16. 16. tanzania, katavi National ParkPhotography by National Geographic.14
  17. 17. 5.0Case studiesEach of these countries arefacing different water relatedissues, are at different levelsof economic development, useland in different ways and areexperiencing different climaticchallenges. casE stuDiEs 15
  18. 18. 5.1 PeruKeY BeeR BRAnDS PRODUcTiOn OUTPUT (MiLLiOn LiTReS) 955 32 71 cristal cusqueña Pillsencallao BeeR cARBOnATeD BOTTLeD WATeR SOFT DRinKSKeY FAcTS 5BReWeRieS 2 BOTTLinG 37 BeeR cOnSUMPTiOn 1,080 TOTAL SiZe OF BeeR MARKeT PLAnTS PeR cAPiTA (LitrEs) (miLLiON LitrEs)FiGURe 5: GeOGRAPhic OveRvieW OF OPeRATiOnSinSeT MAP: AnnUAL ReneWABLe WATeR SUPPLY PeR PeRSOn (PROJecTiOn FOR 2025) cOLOmBia EcuaDOr arEquiPa Extremely scarce sufficient PucaLLPa scarce abundant truJiLLO stress No data sOutH PaciFic BraZiL OcEaN Lima cuZcO Brewery saN matEO BOLivia Bottling plant arEquiPa Packaging plant16
  19. 19. neT WATeR FOOTPRinT BY PRODUcT TYPe (excLUDinG GReY WATeR)BeeR 61 122 cARBOnATeD SOFT DRinKS 2 BOTTLeD WATeRLitrEs PEr LitrE LitrEs PEr LitrE LitrEs PEr LitrEOF PrODuct OF PrODuct OF PrODuctneT WATeR FOOTPRinT (excLUDinG GReY WATeR) 100% RECYCLEDcULTivATiOn & iMPORTS PROceSSinG BReWinG & BOTTLinG WASTe DiSPOSAL90% 1%% OF FOOtPriNt % OF FOOtPriNt 9% % OF FOOtPriNt 0% % OF FOOtPriNtneT WATeR FOOTPRinT BY SOURce TOTAL WATeR FOOTPRinT FOR BeeR(excLUDinG GReY WATeR) (incLUDinG GReY WATeR) 10% In country 9% Blue water 90% Imported 13% Net green water 78% Grey waterAveRAGe BReWeRY WATeR eFFiciencY4.3 litres Water used per litre of beer produced in own processes 7% improvement since 2008 casE stuDiEs – PEru 17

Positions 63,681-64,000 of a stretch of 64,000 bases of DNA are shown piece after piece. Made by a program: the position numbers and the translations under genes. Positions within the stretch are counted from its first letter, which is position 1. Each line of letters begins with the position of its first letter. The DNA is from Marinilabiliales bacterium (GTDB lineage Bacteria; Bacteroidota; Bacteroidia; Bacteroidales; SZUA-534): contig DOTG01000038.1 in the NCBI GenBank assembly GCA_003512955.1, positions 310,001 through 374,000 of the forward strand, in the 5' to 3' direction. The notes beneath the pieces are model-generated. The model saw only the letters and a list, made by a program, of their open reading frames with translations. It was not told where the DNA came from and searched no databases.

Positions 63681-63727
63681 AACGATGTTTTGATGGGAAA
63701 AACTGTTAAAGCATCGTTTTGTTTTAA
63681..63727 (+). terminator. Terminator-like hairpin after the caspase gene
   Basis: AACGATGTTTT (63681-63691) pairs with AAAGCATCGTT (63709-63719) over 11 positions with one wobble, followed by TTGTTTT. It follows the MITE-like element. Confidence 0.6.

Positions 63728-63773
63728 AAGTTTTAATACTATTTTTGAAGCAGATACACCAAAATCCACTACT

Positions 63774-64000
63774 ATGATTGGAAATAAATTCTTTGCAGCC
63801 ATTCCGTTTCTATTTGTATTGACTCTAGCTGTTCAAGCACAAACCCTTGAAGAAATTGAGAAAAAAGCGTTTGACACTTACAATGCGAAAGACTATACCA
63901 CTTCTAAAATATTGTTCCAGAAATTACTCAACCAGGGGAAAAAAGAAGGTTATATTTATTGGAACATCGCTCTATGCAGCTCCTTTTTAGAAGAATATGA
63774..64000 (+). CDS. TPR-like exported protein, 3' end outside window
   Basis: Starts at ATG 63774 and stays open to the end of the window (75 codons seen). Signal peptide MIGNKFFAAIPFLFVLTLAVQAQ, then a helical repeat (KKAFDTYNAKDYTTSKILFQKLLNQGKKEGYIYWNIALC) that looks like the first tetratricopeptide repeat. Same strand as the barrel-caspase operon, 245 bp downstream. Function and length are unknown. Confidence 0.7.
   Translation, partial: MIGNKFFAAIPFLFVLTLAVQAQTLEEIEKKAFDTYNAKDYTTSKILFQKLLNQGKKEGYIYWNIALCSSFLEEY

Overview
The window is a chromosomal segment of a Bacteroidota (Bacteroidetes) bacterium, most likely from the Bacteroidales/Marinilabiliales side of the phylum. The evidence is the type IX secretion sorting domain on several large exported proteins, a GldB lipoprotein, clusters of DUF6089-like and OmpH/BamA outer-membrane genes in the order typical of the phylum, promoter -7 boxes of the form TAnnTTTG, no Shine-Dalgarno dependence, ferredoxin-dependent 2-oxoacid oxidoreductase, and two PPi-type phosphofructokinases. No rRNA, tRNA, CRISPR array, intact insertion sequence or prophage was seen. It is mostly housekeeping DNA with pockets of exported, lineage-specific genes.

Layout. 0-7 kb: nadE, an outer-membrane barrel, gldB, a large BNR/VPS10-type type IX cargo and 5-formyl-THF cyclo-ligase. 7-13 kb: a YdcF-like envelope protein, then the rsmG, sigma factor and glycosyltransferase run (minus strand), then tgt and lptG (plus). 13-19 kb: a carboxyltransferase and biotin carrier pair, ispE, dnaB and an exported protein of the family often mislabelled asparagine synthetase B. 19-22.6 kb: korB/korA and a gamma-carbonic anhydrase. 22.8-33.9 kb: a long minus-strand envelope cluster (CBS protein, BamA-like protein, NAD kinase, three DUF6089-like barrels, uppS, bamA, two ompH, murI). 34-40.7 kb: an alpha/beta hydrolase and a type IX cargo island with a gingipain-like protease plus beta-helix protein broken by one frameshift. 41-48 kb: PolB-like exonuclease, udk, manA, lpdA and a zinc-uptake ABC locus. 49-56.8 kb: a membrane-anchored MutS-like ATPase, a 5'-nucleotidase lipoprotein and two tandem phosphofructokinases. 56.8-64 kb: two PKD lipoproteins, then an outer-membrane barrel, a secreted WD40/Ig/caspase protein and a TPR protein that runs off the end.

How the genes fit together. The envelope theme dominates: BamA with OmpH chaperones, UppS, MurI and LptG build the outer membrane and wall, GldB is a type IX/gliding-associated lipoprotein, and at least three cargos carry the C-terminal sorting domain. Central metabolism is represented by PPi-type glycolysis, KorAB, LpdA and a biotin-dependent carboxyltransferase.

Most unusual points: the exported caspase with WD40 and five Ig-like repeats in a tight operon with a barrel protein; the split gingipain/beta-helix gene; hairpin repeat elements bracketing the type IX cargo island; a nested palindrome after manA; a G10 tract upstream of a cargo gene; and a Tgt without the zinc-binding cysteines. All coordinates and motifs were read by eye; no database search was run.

20. 20. 5.1 PeruWater resources in Peru was especially the case for operations in Lima, followedaccording to the World resources institute15, the avail- by operations in motupe and arequipa. there wasability of renewable water resources in Peru is highly strong support for the Water Futures Partnership tovariable, extending from “extreme scarcity” at <500 m3 undertake detailed watershed mapping in these areasper annum per person along the coast where many of that covered water availability via snowmelt, rainfallsaBmiller’s facilities are located to “abundant” (>4000 and water contained within aquifers and how thesem3 per annum per person) in the forest region where supplies were used by industry, agriculture, power andtwo facilities are located (san Juan and cuzco). water companies. Future action to address shared risks will depend on the outcome of these mapping exercisesthe coastal region comprises most of the irrigation and on further conversations with other stakeholders.districts. Within Peru the highest volume of water isused by the agricultural sector (at 80%). Water is abun- at a more operational level, Backus – saBmiller’sdant in the atlantic watershed and scarce in the Pacific Peruvian subsidiary – is looking at ways in which itand titicaca watersheds. can improve water efficiency in its breweries with the aim of achieving a target of 3.5 litres of water for everySABMiller water footprint in Peru litre of beer. the current average of Backus’ breweriesthe total net water footprint, comprising green and in Peru is 4.3 litres of water per litre of beer, whichblue water components and excluding the green water represents a 7% improvement in water efficiency overevaporation that would have taken place if crops had the past two years. However, there is more that cannot been grown, is 62,600 million litres. be done, including undertaking water audits of each facility to quantify water use within each individualthe most significant components of the footprint are manufacturing process; investigating the feasibility ofgreen and blue water associated with the cultivation water re-use within the non-beer production processes;of barley and maize, mainly grown outside Peru. this assessing the practicality of rainwater harvesting ataccounted for 90% of the total water footprint, due the san Juan and cuzco breweries, where precipita-to the evaporative demand of the crops. Brewing and tion volumes are significant; and developing a waterbottling accounted for the next greatest component of management plan for the Peru operations.the footprint at 9%. the Partnership has not yet begun to addressthese water footprints do not include the grey water the potentially significant issues related to the externalimpacts. these are very significant and mainly relate to water footprint resulting from the import of barleythe use of fertilisers in the growth of crops (imported and maize.barley accounting for 85% of the grey water foot-print). the grey water impacts, although uncertain,have a significant impact on the calculated footprint ifincluded in the calculations:• Beer footprint would rise from 61 litres to 292 litres per litre produced• soft Drinks footprint would rise from 122 litres per litre produced to 290 litres• Bottled Water would rise from 1.9 litres to 3.7 litres per litre producedWhat has been done as a result?in February 2010, the partners held a workshop inLima which concluded that although the most signifi-cant volumetric component of the water footprint wasthe grey water within crop cultivation, the greatest riskto the business was seen as the water scarcity withinthe watersheds in which the breweries are located. this15. World Business council for sustainable Development Global Water tool/uN FaO aquastat information system.18